|Re: An interesting challenge -- spoiler?|
Message #5 Posted by Dieter on 19 Nov 2011, 8:38 a.m.,
in response to message #4 by Marcus von Cube, Germany
You will easily get the idea if you look at the example of a, say, four-digit number.
This number will consist of the four digits abcd. It can be divided by 9 if abcd mod 9 = 0.
A number abcd can be written as
1000 a + 100 b + 10 c + d
We now want to evaluate
(1000 a + 100 b + 10 c + d) mod 9
= (999a + a + 99b + b + 9c + c + d) mod 9
Since 999, 99, 9 etc. are all integer multiples of 9, this simplifies to
(a + b + c + d) mod 9
In other words: in order to test whether a number can be divided by 9, simply check the sum of its digits. So if the remainder of the digit sum divided by 9 is zero, the number itself can be divided by 9 as well. This also means: if the remainder is 3 or 6, i.e. it can be divided by 3, the number itself is divisible by 3.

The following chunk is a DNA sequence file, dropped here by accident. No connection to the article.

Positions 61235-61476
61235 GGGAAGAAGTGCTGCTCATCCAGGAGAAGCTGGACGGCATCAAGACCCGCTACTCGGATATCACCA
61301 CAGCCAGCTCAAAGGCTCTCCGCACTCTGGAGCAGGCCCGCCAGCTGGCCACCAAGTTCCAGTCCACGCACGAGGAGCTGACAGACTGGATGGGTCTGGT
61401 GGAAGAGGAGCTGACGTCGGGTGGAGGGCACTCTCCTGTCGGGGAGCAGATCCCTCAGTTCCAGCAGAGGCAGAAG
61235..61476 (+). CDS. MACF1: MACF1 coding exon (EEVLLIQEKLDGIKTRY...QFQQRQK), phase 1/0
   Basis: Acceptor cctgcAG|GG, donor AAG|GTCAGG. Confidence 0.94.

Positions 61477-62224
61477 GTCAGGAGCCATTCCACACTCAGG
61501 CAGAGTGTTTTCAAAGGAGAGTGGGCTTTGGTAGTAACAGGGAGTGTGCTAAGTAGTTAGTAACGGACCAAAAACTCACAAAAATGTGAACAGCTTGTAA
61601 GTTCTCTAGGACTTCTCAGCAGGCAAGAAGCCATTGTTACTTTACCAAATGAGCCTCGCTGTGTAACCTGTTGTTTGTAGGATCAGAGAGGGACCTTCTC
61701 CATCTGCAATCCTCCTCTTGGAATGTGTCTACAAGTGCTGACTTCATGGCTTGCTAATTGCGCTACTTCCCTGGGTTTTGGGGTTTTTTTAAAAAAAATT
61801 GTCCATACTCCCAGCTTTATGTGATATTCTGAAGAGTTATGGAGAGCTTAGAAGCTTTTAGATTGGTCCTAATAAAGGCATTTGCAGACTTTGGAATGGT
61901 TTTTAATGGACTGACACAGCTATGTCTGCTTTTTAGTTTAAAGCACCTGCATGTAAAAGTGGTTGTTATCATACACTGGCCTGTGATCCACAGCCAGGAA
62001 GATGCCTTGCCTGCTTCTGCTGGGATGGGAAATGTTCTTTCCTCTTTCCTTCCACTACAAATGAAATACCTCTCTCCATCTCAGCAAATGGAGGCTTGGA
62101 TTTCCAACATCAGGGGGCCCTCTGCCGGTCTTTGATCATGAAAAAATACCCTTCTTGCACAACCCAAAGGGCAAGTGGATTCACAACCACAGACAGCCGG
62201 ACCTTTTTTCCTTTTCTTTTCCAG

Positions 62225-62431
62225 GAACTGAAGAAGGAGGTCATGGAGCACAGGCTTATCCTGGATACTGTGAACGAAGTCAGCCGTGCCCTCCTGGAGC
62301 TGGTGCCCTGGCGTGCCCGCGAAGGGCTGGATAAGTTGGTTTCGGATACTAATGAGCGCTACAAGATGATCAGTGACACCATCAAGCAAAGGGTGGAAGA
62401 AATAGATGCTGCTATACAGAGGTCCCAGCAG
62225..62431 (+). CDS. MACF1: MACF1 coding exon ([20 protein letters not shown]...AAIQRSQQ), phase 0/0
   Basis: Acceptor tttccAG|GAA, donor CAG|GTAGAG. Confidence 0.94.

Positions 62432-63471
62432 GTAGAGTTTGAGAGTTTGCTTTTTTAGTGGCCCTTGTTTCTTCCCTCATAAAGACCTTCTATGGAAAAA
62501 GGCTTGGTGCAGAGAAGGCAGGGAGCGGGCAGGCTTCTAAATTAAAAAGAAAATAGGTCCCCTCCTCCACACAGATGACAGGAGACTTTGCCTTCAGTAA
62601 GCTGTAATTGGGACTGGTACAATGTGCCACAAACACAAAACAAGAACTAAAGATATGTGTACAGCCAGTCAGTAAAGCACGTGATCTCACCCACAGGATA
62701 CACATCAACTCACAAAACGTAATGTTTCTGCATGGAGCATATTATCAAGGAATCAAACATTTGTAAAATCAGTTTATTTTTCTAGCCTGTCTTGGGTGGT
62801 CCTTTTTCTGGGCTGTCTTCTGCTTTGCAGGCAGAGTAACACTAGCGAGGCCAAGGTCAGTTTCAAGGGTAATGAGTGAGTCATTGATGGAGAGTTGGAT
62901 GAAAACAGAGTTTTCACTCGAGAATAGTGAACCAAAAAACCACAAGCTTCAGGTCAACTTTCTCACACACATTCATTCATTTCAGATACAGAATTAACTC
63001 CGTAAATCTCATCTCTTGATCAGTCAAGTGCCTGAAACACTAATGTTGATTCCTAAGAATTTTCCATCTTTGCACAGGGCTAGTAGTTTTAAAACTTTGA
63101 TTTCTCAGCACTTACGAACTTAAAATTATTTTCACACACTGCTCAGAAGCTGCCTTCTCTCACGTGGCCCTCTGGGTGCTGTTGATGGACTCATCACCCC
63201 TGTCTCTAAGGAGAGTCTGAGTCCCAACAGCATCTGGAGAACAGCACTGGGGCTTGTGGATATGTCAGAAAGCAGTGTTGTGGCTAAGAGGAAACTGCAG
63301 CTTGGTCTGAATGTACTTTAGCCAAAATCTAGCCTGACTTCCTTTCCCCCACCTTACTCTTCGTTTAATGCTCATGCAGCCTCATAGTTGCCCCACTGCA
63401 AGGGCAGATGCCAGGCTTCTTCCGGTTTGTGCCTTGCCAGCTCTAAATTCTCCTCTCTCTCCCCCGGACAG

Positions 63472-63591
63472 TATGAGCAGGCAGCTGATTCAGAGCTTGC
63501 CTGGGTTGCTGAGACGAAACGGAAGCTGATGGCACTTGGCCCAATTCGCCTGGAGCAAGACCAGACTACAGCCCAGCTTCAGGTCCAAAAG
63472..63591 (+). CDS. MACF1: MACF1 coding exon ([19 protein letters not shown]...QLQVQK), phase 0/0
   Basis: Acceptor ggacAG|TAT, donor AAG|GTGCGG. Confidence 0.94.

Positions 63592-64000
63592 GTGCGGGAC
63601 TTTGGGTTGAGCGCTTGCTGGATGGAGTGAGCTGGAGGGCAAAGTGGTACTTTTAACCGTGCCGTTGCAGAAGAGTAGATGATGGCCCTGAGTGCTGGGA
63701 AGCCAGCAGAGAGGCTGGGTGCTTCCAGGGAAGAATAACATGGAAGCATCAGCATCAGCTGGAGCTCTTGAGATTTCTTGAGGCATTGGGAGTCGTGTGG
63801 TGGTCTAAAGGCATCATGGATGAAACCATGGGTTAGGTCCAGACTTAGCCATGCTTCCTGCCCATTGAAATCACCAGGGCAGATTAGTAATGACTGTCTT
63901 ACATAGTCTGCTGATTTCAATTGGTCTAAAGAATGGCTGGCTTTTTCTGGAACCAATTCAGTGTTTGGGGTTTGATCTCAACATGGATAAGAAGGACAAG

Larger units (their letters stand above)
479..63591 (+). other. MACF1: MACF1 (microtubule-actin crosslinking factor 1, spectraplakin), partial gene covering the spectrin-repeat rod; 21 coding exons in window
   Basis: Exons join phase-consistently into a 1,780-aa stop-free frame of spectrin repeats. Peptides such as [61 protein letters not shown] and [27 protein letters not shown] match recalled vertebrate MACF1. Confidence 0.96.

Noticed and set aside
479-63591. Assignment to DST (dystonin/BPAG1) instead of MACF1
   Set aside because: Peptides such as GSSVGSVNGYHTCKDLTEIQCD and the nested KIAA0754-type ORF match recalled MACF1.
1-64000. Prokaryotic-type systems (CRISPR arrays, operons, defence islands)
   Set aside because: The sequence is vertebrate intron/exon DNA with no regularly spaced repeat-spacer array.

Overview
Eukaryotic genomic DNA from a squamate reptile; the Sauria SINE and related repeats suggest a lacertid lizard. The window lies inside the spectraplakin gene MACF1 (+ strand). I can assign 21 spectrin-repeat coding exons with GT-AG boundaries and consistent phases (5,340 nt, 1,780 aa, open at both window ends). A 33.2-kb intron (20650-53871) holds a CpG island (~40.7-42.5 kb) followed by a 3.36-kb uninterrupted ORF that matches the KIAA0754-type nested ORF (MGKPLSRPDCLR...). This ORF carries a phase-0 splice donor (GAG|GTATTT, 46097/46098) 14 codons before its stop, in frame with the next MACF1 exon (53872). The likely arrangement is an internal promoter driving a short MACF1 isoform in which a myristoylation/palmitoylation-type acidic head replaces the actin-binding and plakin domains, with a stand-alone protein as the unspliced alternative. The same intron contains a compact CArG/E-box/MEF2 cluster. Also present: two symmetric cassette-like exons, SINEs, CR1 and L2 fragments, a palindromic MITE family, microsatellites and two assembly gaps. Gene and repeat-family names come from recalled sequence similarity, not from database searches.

In other words:
If the digit sum is divisible by 9 resp. 3, so is the number itself.
n = 12345
sum of digits = 15
15 is not divisible by 9, but the remainder (6) is. Or: 15 can be divided by 3. So 12345 is divisible by 3 as well.
BTW, you can also continue with the digit sum of 15 which is 6 and judge the divisibility from this result. ;-)
Edited: 19 Nov 2011, 8:43 a.m.